The Rothenberg Law Firm LLP Teams Up with Local Philadelphia TV Stations to Promote Awareness of the Dangers of Leaving Children Unattended in a Hot Vehicle

Recognizing the need to prevent anymore tragedies this summer, WPHL 17, WPSG CW and KYW CBS 3 will be distributing safety stickers sponsored by The Rothenberg Law Firm to the Philadelphia public. These stickers can be placed inside a vehicle and will remind parents and caregivers to check for children before locking a vehicle.

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The Rothenberg Law Firm LLP Heat Stroke Baby Car Sticker

The Rothenberg Law Firm LLP Heat Stroke Baby Car Sticker

Philadelphia, PA (PRWEB) July 31, 2014

To further educate the public, The Rothenberg Law Firm LLP would like to provide the following safety information regarding leaving children in hot vehicles:

Leaving children alone in a car can have deadly consequences. Because a child’s body can heat up three to four times faster than those of adults, leaving children alone in a hot vehicle puts them at extreme risk for heatstroke, injury, and even death.

Statistics of Children Left Alone in a Car

According to the National Highway Traffic Safety Administration (NHTSA), during 2013 alone, 44 children in the U.S. died after being left unattended in a motor vehicle. Data from Safe Kids Worldwide, a nonprofit child safety organization, reveals that an average of 38 children die annually from heat-related deaths after having been left alone in a car. Furthermore, 14% of parents admitted to leaving their infants or toddlers unattended in a parked vehicle.

Heating Dynamics of Cars

These statistics are particularly alarming given the fact that temperatures inside a car can reach dangerously high levels in a matter of minutes, even with windows rolled down two inches and even under mild temperatures. This is due to the unique heating dynamics of motor vehicle windows, which when left in an abundance of sunlight, act as catalysts for rapid temperature increases. Moreover, as AccuWeather Senior Meteorologist, Alex Sosnowski, reports, "If a car is in the sun and the windows are up, temperatures can climb 40 degrees higher than the outside temperature." The darker the interior of a vehicle, the faster it heats up, with dashboards and steering wheel temperatures potentially hitting 200 degrees when sitting idle in the sun.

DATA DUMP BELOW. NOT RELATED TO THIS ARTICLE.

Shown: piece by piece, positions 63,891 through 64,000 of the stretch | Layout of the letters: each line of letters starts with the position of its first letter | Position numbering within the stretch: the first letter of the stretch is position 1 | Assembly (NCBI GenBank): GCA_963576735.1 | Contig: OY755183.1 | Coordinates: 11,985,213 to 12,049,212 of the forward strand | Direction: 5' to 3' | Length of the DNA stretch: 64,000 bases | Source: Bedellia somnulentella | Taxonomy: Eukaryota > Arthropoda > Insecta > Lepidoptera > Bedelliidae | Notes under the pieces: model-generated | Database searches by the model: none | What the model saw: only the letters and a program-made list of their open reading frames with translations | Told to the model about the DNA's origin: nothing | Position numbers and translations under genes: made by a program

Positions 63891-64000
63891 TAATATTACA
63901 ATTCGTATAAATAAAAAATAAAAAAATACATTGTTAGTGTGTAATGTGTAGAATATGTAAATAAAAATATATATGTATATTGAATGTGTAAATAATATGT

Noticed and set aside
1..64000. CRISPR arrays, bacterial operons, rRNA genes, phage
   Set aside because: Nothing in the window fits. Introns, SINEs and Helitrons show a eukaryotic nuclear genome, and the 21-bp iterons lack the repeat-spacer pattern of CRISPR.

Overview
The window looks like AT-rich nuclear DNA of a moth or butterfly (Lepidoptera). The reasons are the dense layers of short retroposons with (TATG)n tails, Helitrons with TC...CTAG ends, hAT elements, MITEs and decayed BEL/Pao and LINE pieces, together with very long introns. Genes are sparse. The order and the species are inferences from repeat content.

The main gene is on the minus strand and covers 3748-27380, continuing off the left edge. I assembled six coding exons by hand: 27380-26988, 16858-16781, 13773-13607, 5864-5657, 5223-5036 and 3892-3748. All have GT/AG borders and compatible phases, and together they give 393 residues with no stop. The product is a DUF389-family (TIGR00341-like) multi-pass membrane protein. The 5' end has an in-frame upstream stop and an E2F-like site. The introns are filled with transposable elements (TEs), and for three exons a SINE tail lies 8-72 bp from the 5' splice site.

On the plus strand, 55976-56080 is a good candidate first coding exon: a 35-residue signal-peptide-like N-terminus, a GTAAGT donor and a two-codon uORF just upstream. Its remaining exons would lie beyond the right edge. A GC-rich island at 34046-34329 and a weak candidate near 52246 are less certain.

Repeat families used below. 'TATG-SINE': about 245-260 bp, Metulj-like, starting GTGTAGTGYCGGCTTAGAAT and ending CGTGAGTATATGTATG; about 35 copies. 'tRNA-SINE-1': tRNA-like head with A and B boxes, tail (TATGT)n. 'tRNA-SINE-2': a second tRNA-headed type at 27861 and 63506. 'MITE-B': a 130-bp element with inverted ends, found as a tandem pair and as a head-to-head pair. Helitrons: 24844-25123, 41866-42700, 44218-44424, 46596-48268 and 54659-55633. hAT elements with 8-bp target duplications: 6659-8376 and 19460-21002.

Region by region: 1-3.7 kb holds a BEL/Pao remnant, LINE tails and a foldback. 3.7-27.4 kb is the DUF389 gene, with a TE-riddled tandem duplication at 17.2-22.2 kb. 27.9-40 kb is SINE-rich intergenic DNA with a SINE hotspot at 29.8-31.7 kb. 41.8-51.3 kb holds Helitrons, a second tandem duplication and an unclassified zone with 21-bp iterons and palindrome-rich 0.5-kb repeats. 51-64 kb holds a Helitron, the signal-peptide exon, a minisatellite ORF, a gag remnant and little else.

Children's Heatstroke

Jan Null, Certified Consulting Meteorologist at San Francisco University, explains that heatstroke occurs when body temperatures reach 104 degrees Fahrenheit; at this point the body stops perspiring and enters survival mode. At 107 degrees, cells and internal organs begin to fail, with the possibility of death occurring shortly thereafter. According to Null, "If a child is small and on the sunny side of the car, death can occur in 15 minutes or under."

Null's research further shows that most of these deaths result from caregivers forgetting a child in a car. Sadly, almost all of these fatalities could have been prevented.

Child Safety In and Around Motor Vehicles

To increase education and awareness of the potential dangers of children left alone in a vehicle, organizations such as KidsAndCars.org are working diligently to pass state laws, propose federal policy changes, and redesign motor vehicles to make them safer for children. Currently, only 19 states have laws against leaving children unattended in a car. With increased awareness and education, hopefully, more states will enact laws to protect children and help reduce or eliminate this preventable cause of injury and death. With children dying each year from heatstroke, NHTSA has launched a national ad campaign: "Where's Baby? Look Before You Lock." This radio and Internet initiative, which runs from May through September 2014, aims to highlight the importance of this issue for parents and caregivers.

Child Vehicle Death Prevention Tips

To keep children safe from injury and heat-related vehicle deaths this summer, follow these tips recommended by Safercar.gov and KidsandCars.org:

•Never leave a child unattended in a vehicle, even with the engine running, the air conditioning on, or windows partially rolled down.
•Make a habit of checking your vehicle before locking the door and walking away.
•If you are missing a child, check your vehicle first.
•As a visual reminder that there is a child in the car, purposely place an item such as your purse, briefcase, or cell phone in the back seat or next to the child's car seat.
•Place a reminder in the front seat that there is a child in the backseat, i.e. a stuffed animal.
•Ask the child's care provider (i.e. parent, daycare worker, or teacher) to call if the child does not show up when expected.
•Call 911 (or the local emergency number) immediately if you see a child left alone in a vehicle.
•Visit http://www.SaferCar.gov/heatstroke to learn more about NHTSA's "Where's Baby? Look Before You Lock" campaign.

For further information, or to speak with an attorney at The Rothenberg Law Firm LLP, please contact 1-800-624-8888 or visit InjuryLawyer.com.


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